In a four-day operation May 6-9, ICE agents arrested 89 immigrants in a sweep targeting people who had failed to comply with deportation orders in the Houston Field Office's area of responsibility, which extends across over 52 counties from Louisiana to Corpus Christi, Texas. A dozen "fugitive operations" teams with 60 agents from Houston, Dallas, San Antonio and El Paso, carried out the operation. Of the 89 people arrested, 28 had criminal convictions. It was not clear how many of those arrested had prior deportation orders, and how many were picked up for simply lacking immigration status. ICE had hoped to arrest "hundreds" of people with prior deportation orders, whom the agency refers to as fugitives. "Well, we always hope for more, but we don't always get everybody we're looking for," said Kenneth Landgrebe, the ICE Field Office director for Detention and Removal in Houston. [Houston Chronicle 5/11/08]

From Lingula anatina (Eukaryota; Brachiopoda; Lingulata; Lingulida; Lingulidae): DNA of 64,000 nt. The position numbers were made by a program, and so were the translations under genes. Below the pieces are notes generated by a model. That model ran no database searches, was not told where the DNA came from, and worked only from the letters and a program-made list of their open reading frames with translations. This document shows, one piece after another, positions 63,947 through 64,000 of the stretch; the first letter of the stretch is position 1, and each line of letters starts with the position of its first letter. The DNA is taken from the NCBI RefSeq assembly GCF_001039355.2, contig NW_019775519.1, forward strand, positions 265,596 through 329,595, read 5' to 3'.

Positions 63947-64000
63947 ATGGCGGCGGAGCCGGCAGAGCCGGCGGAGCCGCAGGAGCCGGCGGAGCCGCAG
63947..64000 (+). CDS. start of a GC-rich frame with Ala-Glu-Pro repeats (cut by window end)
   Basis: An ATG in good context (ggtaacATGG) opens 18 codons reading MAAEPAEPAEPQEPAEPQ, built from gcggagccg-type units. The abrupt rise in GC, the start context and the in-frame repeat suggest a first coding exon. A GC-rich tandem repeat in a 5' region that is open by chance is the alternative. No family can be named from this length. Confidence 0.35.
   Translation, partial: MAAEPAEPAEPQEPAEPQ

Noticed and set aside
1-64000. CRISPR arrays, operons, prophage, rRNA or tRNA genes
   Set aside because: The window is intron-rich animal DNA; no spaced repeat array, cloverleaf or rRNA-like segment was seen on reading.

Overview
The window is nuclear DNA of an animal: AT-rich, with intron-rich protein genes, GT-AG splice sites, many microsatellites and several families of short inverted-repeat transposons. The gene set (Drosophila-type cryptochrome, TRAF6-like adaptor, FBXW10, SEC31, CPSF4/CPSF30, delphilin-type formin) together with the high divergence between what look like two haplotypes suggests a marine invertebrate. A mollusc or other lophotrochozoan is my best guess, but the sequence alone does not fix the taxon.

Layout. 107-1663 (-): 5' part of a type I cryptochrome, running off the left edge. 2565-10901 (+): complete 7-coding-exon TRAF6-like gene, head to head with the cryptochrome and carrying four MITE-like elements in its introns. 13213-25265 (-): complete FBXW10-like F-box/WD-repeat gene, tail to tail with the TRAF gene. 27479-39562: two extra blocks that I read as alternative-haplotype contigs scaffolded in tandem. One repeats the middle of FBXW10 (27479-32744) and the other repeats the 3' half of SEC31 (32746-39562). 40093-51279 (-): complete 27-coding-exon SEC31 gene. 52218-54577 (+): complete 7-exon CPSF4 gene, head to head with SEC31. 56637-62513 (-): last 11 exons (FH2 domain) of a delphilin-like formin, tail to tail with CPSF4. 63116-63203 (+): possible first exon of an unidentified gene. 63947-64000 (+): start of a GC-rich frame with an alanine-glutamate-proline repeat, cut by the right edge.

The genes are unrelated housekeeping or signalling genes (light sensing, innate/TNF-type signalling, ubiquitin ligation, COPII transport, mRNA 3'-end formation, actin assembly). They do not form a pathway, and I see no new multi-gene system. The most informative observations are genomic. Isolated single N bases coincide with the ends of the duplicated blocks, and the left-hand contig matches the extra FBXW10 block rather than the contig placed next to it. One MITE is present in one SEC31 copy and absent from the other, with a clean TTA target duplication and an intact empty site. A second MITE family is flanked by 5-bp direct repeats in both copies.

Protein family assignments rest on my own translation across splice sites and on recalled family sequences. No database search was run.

In eastern Tennessee, ICE arrested 48 of the 280 "fugitives" it was seeking in sweeps over the weekend of May 17-18. Agents from fugitive operation teams based in New Orleans (Louisiana), Memphis (Tennessee), Atlanta (Georgia) and Charlotte (North Carolina) arrested 22 people in Chattanooga; the others were arrested in Knoxville and surrounding rural counties. [Chattanooga Times Free Press 5/22/08]

The sweeps were part of a six-state enforcement effort in which ICE fugitive operations teams arrested 1,808 immigrants--1,069 of them "fugitives"--in California, New Jersey, New York, New Mexico, Texas and Tennessee. [ICE News Release 6/2/08]

Over the week ending May 16, agents from ICE's fugitive operations team in Phoenix, Arizona, worked with partners from the US Marshal's Service and the Maricopa County Sheriff's Office to arrest 39 immigrants in the Phoenix area. Of the total, 21 were "fugitives"; seven had "criminal histories." [ICE News Release 5/16/08]

ICE also carried out home raids looking for "fugitives" in Reno and Sparks, Nevada, May 28-30. Agents arrested at least two people, both of whom had prior removal orders. [Reno Gazette-Journal 5/31/08]